Thousands of Koreans living in the Philippines stand to gain permanent resident status thanks to a new Bureau of Immigration (BI) policy.
Immigration commissioner Siegfred Mison said the BI had begun processing applications of Koreans seeking to make the Philippines their new home country.
This developed after Justice Secretary Leila de Lima approved BI Memorandum Circular No. SBM-2015-005, pursuant to Section 13 of Commonwealth Act No. 613, as amended, granting immigrant status to qualified Koreans living in the country.
More than 100,000 Koreans have made their homes here, all estimated to be spending an average of $800-$1000 per month. This adds up to almost $1 billion in consumer spending each year.
The BI chief said Koreans may be granted Permanent Resident Visas (PRV) if they have family ties to Philippine citizens; have business investments or possess qualifications, skills, scientific, education or technical knowledge benefiting the national interest of the Philippines.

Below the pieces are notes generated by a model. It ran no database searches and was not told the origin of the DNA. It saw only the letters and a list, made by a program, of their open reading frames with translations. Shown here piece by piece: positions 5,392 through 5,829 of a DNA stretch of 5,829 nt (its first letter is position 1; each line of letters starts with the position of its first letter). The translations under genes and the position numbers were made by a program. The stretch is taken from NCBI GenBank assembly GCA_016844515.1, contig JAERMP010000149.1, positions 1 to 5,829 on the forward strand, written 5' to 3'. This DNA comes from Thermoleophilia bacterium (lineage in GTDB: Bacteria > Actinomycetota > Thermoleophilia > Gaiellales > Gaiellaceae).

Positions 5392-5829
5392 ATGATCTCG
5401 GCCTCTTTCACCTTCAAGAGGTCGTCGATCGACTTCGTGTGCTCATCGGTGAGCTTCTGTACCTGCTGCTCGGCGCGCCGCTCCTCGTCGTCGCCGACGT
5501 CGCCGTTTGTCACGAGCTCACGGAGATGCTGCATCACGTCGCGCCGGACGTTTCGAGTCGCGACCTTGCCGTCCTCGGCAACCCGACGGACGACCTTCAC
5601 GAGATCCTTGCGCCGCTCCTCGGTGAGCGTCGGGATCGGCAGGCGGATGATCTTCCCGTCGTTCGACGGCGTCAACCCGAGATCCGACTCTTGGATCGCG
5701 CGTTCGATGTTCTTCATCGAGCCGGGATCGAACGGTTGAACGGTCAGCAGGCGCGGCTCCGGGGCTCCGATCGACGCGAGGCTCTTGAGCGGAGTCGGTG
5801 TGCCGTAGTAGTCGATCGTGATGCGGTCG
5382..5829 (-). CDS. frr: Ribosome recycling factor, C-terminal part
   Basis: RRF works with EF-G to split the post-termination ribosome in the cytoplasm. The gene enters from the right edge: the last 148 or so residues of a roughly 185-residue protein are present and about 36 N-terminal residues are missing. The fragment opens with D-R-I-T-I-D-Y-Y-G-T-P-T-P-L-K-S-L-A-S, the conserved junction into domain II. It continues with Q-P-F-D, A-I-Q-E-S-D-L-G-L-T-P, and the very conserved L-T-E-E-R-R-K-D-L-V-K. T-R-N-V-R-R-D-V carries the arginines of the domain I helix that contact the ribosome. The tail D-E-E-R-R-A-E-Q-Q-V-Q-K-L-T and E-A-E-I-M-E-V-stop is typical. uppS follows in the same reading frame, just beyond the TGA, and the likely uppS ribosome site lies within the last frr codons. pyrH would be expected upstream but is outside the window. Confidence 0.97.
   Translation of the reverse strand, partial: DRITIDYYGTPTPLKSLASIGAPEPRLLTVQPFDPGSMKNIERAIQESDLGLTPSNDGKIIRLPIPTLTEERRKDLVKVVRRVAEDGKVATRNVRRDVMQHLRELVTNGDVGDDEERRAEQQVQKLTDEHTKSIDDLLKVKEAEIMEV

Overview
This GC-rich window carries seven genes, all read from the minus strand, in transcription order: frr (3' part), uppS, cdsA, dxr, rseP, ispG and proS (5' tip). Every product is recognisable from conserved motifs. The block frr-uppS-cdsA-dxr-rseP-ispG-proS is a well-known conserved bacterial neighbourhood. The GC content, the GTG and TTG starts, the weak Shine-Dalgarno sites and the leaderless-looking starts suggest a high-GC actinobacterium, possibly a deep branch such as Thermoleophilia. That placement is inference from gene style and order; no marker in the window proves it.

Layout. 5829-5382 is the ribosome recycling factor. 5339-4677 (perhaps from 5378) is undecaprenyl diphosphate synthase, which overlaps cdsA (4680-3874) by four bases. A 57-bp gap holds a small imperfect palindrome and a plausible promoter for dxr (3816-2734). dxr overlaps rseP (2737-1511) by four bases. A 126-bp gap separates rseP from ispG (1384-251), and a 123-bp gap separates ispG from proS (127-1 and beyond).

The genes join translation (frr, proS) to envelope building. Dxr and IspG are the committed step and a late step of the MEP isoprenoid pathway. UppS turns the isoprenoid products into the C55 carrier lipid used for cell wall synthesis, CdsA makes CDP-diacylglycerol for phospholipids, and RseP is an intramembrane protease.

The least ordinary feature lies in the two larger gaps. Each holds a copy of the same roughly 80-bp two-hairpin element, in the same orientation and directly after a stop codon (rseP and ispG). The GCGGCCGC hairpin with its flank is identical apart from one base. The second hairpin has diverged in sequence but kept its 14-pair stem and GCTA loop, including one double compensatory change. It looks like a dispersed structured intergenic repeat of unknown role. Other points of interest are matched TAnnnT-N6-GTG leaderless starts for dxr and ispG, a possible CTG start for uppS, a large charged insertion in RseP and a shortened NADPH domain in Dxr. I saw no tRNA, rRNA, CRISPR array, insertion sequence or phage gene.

“That means Koreans who have invested in the Philippines, married to a Filipino citizen, married to a permanent resident alien or is the son or daughter of a permanent resident alien parent, is eligible to apply for immigrant visa,” Mison said.
BI records showed that the Korean community grew from 90,000 in 2009 to more than 100,000 in 2014.
Most Koreans living in the Philippines are attracted to the low cost of English-language education and housing, both significantly cheaper than in South Korea. The warm climate is also a motivating factor.
The country has also been a popular destination for retired South Koreans on fixed pensions, so the government has promoted the settlement of South Korean retirees here, which also boosts the local economy.
“They came without warning, trickling in almost unnoticed until there were too many to ignore. It seemed, all of a sudden, that South Koreans were practically everywhere in the Philippines,” Mison said.
Currently, Koreans have settled in most major urban areas in the country. From up north in the cool city of Baguio to Davao City down south in Mindanao, Korean restaurants and groceries, bearing Korean-language signs can be seen.
They have established churches, hotels and resorts to gigantic manufacturing facilities. There are even Korean-only suburbs in Cavite province.